To start with, my work for the next Dr WTF?! is already getting good feedback, and I'm not even past the preliminary sketch stage. Greg Meldrum seems happy with the work so far, while over on Facebook Owen Watts claimed that
The art by Louis Carter starts out so strongly, that very first page above of really nice, almost abstracted shapes as the Halo makes planetfall. But after it gets too damn busy, panels just so full of detail, with everything a mass of lines and shading. It’s not bad, not at all, but if it were stripped back just a little, to what we saw on the opening couple of pages it would be so much better. But the potential here is huge.
Not to worry though, for if that was our least positive review, this next one is the most positive! Comics Bulletin has seen some cutting reviews in its time, and I think many of us were waiting for this one with nervous anticipation. It all turned out well though, take a look at this;
"Halo and the Gryphon" feels like an underground comix adaptation of Osamu Tezuka's Phoenix; the big selling point for me is the art of Louis Carter, a strange and evocative mix of fine detail on the characters and a far more blocky, abstract approach to backgrounds. It looks like nothing else I've ever seen -- aside from perhaps David C. Sutherland's artwork in the early days of Dungeons and Dragons, and even that's not quite the same -- but it's stunning work.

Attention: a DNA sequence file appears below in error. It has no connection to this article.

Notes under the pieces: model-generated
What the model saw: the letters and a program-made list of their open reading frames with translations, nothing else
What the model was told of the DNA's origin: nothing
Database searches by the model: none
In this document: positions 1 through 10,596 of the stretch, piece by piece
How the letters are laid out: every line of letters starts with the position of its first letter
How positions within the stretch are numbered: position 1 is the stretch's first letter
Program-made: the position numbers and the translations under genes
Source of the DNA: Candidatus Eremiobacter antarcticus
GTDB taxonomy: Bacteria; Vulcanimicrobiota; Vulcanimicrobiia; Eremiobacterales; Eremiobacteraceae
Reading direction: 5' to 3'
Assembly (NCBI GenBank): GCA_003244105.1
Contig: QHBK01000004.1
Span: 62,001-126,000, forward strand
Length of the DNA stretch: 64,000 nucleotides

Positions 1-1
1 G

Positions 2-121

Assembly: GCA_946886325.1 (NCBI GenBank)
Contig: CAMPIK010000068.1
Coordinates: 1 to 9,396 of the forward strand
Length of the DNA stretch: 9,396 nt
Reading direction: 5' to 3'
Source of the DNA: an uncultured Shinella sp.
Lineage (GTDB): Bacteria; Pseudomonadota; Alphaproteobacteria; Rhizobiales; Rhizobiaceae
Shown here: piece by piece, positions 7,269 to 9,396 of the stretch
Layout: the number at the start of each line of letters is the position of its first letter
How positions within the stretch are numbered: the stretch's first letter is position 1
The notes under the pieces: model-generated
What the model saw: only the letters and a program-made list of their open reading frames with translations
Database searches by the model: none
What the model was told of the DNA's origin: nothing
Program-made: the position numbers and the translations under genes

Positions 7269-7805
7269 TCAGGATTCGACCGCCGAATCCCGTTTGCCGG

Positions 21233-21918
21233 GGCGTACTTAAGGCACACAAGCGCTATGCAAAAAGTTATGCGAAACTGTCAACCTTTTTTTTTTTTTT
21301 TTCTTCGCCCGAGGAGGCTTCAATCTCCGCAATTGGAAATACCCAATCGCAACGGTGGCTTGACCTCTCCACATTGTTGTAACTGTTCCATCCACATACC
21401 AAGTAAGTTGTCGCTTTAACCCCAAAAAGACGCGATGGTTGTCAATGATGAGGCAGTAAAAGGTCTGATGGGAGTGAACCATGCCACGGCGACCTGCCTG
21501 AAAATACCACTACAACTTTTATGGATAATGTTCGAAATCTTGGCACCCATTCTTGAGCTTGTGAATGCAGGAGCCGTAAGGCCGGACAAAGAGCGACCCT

Amusingly, the page that they picked to illustrate the Comics Bulletin review was the one that I find the most crowded, while the Forbidden Planet one chose a page in which only one of the six panels has a background to distract you.
Still, I welcome constructive criticism, and I will be considering my strengths and weaknesses as I continue working on part two of Halo and the Gryphon. As such, I would like to offer my thanks to Richard and Kelvin, and all those who have taken the time to offer their opinions elsewhere. The next few weeks should see me posting some sketches of some new characters, so don't forget to drop by again!